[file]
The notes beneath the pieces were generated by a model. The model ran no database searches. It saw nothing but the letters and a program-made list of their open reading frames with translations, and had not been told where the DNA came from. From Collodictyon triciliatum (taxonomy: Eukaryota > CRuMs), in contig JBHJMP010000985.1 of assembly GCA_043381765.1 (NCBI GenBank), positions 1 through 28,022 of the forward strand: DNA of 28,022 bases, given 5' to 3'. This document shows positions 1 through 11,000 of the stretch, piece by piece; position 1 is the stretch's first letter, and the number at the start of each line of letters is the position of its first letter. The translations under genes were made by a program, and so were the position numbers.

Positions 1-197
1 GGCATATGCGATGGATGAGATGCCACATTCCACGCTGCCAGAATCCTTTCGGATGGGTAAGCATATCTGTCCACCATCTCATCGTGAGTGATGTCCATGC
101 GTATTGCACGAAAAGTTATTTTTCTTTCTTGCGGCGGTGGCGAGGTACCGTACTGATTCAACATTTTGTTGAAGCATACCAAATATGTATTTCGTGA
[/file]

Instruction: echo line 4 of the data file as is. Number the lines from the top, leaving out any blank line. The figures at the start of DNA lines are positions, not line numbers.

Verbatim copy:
101 GTATTGCACGAAAAGTTATTTTTCTTTCTTGCGGCGGTGGCGAGGTACCGTACTGATTCAACATTTTGTTGAAGCATACCAAATATGTATTTCGTGA